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When we try to print any object using toString() we get the HashCode (if toString() is not overriden). But, If I want to print the Hashcode of the String Variable, what should I do. This question it is with respect to Java.

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"abc".hashCode()? – Tomasz Nurkiewicz Aug 28 '12 at 13:54
What do you mean by "hash code of the String variable"? Why can't you simply call hashCode() on it? – Thomas Owens Aug 28 '12 at 13:57
toString() doesn't just print the hashCode() by default. You are better off calling hashCode() if that is what you want. Note: it might not be unique. – Peter Lawrey Aug 28 '12 at 13:57
@JoeriHendrickx And what would objectid be, this is not a standard Java term? – Marko Topolnik Aug 28 '12 at 14:00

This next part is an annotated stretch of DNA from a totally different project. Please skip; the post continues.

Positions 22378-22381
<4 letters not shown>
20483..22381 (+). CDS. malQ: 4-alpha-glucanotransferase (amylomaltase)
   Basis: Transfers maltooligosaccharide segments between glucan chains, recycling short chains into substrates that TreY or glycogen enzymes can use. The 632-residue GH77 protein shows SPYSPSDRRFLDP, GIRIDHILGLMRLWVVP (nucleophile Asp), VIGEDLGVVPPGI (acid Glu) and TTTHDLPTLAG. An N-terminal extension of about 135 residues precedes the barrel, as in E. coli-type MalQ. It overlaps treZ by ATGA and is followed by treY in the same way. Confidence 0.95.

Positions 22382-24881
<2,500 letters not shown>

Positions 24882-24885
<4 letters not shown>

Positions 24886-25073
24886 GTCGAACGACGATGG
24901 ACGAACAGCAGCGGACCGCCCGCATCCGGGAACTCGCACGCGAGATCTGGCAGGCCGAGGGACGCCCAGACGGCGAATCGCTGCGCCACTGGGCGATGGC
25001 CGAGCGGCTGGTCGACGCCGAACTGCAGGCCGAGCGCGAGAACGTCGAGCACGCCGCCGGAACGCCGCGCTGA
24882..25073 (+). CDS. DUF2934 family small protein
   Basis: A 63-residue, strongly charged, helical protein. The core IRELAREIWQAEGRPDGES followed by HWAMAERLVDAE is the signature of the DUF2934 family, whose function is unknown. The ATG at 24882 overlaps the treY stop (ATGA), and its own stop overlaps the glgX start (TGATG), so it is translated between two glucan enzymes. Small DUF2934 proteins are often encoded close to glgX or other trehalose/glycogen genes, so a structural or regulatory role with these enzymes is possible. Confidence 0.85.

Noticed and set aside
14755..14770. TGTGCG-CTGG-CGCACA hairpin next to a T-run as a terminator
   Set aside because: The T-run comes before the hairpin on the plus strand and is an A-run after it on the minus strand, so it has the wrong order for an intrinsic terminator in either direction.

@PetarMinchev There is no such thing as a unique hashCode implementation, except for objects whose total number of possible states fits into an int. Such objects are very rare. – Marko Topolnik Aug 28 '12 at 14:04
up vote 8 down vote accepted

Just call hashCode() on the String object:

String s = "Hello World";

If you want it in the same format as Object.toString(), try this:

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More precisely: s.getClass().getName() + "@" + Integer.toHexString(s.hashCode()); – assylias Aug 28 '12 at 13:58
@assylias Yes ofcourse: "String@" + Integer.toHexString(s.hashCode())); – Jesper Aug 28 '12 at 13:59
@Jesper: ok, hashCode() is the member of the object class. Thnx. – Biswanath Chowdhury Aug 28 '12 at 14:04
System.out.println("Some String".hashCode());
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You can get the hash code of any Java object by invoking the hashCode() method. The result will be an int that you can then print or do anything else you want with it.

If you are interested in the implementation of Object.toString, it is very easy to check at grepcode. It says:

public String toString() {
    return getClass().getName() + "@" + Integer.toHexString(hashCode());
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Simply call the hashcode() method. It comes from Object.

String str = "mystring";
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